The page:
One hundred twenty-eight years after the first protest of New York city’s women garment workers, against sweatshop work, the life and working conditions of women in most parts of the world are still the same and thanks to capitalism have worsened in some ways.
In recent years, due to World Trade Organization, International Monetary Fund and World Bank regulations and various free-trade agreements that are being forcefully imposed upon nearly all nations, exploitation and modern slavery is rampant and hits more vulnerable parts of society – women and children – harder.
For instance, in Quebec (Canada), some women workers are forced to work ten-hour workdays and are harassed during work time. This has caused stress, body and back pain and other side effects.
For another example, due to the detrimental effects of unemployment on women and particularly on single-parent mothers, many of them are forced to become homeless and hence abandoned.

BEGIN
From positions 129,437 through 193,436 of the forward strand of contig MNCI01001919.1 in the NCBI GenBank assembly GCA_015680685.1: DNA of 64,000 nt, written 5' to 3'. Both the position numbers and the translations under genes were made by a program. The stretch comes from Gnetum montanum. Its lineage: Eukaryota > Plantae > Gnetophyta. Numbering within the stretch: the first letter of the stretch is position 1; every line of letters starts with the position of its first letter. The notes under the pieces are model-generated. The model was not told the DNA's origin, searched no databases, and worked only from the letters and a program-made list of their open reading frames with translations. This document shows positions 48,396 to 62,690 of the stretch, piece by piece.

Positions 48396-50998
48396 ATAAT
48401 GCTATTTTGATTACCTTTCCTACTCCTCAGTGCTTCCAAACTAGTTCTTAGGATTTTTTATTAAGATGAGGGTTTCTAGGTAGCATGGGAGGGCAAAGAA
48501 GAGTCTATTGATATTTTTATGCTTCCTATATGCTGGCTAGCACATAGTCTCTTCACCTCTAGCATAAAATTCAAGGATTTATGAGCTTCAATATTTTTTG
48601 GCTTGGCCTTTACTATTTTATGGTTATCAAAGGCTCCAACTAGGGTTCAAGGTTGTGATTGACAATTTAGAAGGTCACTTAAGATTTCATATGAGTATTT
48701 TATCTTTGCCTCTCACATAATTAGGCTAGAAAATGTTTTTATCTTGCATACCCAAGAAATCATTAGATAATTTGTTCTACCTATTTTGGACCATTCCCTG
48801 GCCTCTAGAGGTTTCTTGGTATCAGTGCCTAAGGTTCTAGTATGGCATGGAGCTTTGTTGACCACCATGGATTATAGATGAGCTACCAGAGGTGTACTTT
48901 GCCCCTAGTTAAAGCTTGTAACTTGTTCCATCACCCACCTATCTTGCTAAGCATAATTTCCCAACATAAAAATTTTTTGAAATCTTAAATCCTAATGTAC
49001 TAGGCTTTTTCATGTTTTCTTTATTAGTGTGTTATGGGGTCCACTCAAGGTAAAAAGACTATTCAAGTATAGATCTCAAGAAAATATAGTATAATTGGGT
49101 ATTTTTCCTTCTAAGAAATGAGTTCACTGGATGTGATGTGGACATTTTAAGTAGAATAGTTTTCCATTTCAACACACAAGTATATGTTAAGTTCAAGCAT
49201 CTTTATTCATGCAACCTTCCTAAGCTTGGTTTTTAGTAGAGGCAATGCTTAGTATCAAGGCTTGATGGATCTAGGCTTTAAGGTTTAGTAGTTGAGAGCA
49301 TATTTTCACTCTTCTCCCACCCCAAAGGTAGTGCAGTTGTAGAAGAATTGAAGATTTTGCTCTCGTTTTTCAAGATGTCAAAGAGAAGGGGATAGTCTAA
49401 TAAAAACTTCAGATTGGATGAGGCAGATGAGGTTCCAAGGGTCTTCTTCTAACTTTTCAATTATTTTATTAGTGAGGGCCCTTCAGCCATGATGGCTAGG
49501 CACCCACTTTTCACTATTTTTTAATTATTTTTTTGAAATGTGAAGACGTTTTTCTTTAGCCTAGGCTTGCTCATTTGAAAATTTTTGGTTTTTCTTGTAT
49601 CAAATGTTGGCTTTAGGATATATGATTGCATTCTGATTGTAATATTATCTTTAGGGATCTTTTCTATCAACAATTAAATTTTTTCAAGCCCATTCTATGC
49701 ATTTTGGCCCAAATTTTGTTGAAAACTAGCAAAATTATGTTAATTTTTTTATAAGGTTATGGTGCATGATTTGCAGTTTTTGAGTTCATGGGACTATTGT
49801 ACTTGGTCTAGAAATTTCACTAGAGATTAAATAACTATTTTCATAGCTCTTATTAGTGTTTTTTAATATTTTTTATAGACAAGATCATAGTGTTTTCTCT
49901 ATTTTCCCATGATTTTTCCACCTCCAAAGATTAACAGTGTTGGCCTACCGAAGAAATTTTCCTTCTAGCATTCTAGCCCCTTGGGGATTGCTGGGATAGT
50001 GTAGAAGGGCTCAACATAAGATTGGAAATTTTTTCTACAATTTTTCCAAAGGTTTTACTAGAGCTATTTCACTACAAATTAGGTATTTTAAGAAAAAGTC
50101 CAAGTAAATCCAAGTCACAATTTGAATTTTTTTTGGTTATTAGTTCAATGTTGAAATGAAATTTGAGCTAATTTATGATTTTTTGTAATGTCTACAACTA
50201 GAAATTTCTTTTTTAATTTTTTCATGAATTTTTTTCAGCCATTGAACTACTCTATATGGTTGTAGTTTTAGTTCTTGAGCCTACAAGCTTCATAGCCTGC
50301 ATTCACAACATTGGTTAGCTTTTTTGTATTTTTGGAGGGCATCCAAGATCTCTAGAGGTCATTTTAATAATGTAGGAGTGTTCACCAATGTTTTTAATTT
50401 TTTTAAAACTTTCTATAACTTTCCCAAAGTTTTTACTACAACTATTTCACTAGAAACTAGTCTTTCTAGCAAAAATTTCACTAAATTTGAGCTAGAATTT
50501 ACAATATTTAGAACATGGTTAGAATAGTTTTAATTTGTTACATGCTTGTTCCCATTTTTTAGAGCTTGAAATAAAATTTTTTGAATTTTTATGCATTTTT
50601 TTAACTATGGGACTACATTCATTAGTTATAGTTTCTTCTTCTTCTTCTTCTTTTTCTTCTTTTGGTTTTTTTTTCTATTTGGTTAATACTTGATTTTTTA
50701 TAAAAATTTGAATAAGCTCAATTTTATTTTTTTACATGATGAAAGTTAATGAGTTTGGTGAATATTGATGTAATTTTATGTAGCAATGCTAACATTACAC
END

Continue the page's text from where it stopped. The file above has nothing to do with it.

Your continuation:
In December, ABC News reported that many new homeless people are women and children. The report showed women participating in a draw every night to win a place in a shelter. Those who do not win are those who die in the streets in cold weather. In Minneapolis, 92 such people died in the streets last fall, and this merely in autumn weather conditions.
In eastern Europe and the so-called developing countries, living conditions of many women are really sad. A BBC report last year told how unemployment and poverty are making many girls and young women easy prey for cheap labor and sex-traders. A United Nations report says that each year more than one million young girls are sold to multi-billion dollar sex-trade operators, ending up in prostitution.
These are only a few examples of the ever-worsening human life under capitalism. To restore and promote a decent life for all humankind, we have to unite and struggle against capitalism, the main culprit in endless human misery.
H. Salari is a doctor and a member of the Communist Party of Canada (Quebec). He can be reached at firstname.lastname@example.org